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Sports fans cannot fully grasp the history without understanding the iconic rivalry between the Boston Celtics and Los Angeles Lakers. It’s a grudge match that’s spanned multiple decades and, most notably, created a coastal feud full of bad blood and resentment.

The animosity runs so deep that the two franchises rarely engage in trade discussions. However, one NBA executive believes that should change.

The Lakers had their eyes on Celtics wing Josh Richardson before the Feb. 10 trade deadline, only for Boston to send the veteran 3-and-D guy to the San Antonio Spurs as part of a package for Derrick White. However, after bypassing the Purple and Gold at the deadline, a league insider feels the C’s should make a play for Lakers star Anthony Davis.

It’s an absurd proposal of epic proportions, one that should have Celtics fans doubling over in laughter.

An NBA executive proposed that the Celtics should make a blockbuster trade with the Lakers for Anthony Davis

Davis’ continued injury issues and the ominous aura in LA could ultimately prompt the Lakers to consider trading The Brow. Would he make sense in Beantown?

In an interview with, an anonymous NBA executive elaborated on the Celtics’ past flirtations with AD when Danny Ainge presided as team president. The insider still believes that a deal exists somewhere in the ether.

“But put [Davis] in a deal with Horton-Tucker for Jaylen Brown, Marcus Smart, Aaron Nesmith? The Lakers would have to consider that. I’d take it.”

–NBA executive to

However, complications exist.

While the executive said they would make that deal if they ran the Lakers, they also acknowledged the possibility that Davis does not want to play for the Celtics. That factor could nullify any possible trade if LA tries to act in AD’s best interest.

It’s a moot point. Boston would never offer that package. And if Rob Pelinka — if he is lucky enough to remain Lakers GM through the summer — rang up Brad Stevens with such a framework, the first-year Celtics president should laugh him off the phone.

Why would Boston make this trade?

Boston Celtics wing Jaylen Brown drives as Los Angeles Lakers forward Anthony Davis defends during an NBA game in January 2021
Boston Celtics forward Jaylen Brown scores two points on a layup as Los Angeles Lakers forward Anthony Davis defends during a game on Jan. 30, 2021 | John Tlumacki/The Boston Globe via Getty Images

Anthony Davis is an elite-level player in the NBA. He’s one of the best two-way forwards of this generation and arguably of this millennium, even if his place on the 75th Anniversary Team was highly controversial.

Still, the Celtics have zero incentive to acquire The Brow.

For starters, the injury history is a big concern. Davis has eclipsed 70 games just twice in his career. He played just 36 games last season and will be lucky to register more than 45 appearances in 2021-22 after suffering a mid-foot sprain in February. The eight-time All-Star already admitted to playing through an MCL that hadn’t fully recovered.

Davis will be on the verge of 30 this time next year. He is owed over $78 million in the next two seasons, with a $43 million salary and early termination option for the 2024-25 campaign. Does Boston want to pay an injury-riddled big all that money, especially if it costs them Jaylen Brown?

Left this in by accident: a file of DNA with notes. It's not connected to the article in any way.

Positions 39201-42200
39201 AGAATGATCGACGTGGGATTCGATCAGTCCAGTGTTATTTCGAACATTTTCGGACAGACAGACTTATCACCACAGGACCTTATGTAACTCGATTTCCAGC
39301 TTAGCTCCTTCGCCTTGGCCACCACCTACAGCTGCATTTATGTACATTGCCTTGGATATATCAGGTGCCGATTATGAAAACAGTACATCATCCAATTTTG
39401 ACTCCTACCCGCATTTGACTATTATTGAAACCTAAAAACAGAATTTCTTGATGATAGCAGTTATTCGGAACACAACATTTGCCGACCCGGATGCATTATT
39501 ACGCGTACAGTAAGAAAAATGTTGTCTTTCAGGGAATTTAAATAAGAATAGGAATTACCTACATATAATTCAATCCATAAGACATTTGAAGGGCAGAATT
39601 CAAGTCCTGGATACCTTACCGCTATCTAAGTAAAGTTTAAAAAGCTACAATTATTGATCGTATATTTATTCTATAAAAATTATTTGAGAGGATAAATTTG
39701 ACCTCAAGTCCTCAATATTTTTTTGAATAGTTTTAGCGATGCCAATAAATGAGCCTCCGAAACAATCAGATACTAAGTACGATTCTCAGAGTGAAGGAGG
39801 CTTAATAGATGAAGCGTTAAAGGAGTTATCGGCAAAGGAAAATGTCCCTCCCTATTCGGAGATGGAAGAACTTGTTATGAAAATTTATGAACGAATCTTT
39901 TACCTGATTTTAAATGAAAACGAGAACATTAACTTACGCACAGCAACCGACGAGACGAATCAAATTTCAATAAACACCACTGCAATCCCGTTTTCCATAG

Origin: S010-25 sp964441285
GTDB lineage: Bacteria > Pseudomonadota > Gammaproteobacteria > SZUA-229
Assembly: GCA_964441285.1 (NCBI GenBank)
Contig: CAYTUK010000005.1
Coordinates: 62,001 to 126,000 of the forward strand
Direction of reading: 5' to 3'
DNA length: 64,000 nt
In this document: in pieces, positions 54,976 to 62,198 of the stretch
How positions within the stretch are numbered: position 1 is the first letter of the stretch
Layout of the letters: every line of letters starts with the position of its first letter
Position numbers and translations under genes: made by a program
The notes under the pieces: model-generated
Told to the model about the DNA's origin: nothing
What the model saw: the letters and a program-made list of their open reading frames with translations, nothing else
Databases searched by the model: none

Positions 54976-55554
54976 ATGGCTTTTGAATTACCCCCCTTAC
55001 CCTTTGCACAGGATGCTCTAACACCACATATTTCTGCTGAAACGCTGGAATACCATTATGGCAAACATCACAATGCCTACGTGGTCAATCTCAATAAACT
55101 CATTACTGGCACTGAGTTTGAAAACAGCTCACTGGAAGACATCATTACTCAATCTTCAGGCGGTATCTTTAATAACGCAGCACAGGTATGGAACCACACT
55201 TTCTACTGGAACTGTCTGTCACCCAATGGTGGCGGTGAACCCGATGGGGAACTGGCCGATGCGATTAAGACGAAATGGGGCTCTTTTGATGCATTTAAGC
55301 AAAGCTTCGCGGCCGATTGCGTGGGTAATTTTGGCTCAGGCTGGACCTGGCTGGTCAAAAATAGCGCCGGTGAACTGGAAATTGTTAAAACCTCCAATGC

For all the early-season smoke, the Celtics repeatedly asserted a commitment to Jaylen Brown. Jayson Tatum has done the same, erasing any doubts about his star partnership with Brown during a segment on J.J. Redick’s The Old Man and the Three podcast.

Brown just turned 25 in October. He’s already one of the best two-way wings in basketball and has yet to reach his ceiling. Given that elite wings come at a premium, the Celtics aren’t guaranteed to make up his value in the aggregate.

Additionally, even though they are “throw-ins,” in this framework, Marcus Smart and Aaron Nesmith are anything but that.

Smart’s gritty play and dogged defensive efforts have made him a fan favorite in Boston. He still has limitations as a shooter, but is also making steady gains as a playmaker and distributor. Nesmith, the No. 14 pick in the 2020 draft, hasn’t gotten a ton of minutes, but still projects as a 3-and-D type with upside because of his athleticism.

The Lakers can’t give the Celtics enough reasons to make this deal. Even schematically, Davis doesn’t fit in Boston, given he’s in the midst of his worst season in terms of three-point percentage. Sure, Robert Williams’ passing ability lends itself to playing a little on the perimeter and at the elbows, but the C’s need more outside shooting. Davis can’t give them that; he’d only disrupt the spacing further.

Staying the course

When it comes to these Celtics: If it ain’t broke, don’t fix it.

According to, Boston ranks first in net rating since the start of 2022. The C’s dwarf everyone in defensive rating in that span, giving up 3.4 fewer points per 100 possessions than the next-closest team, the Dallas Mavericks.

Celtics fans have every reason to believe this team, as currently constructed, can come out of the Eastern Conference. Boston is just 5.0 games behind the No. 1-seeded Miami Heat and 3.0 games behind the No. 2-seeded Chicago Bulls. Ime Udoka’s team has a terrific chance of earning home-court advantage in the first round, and perhaps to the Conference Finals.

The Celtics cannot afford to hit the panic button and give up premium assets to acquire Anthony Davis, not when this group has finally hit its stride. In fact, it’s foolish even to consider such a trade.

Stats courtesy of Basketball Reference unless otherwise noted. Contract information courtesy of Spotrac.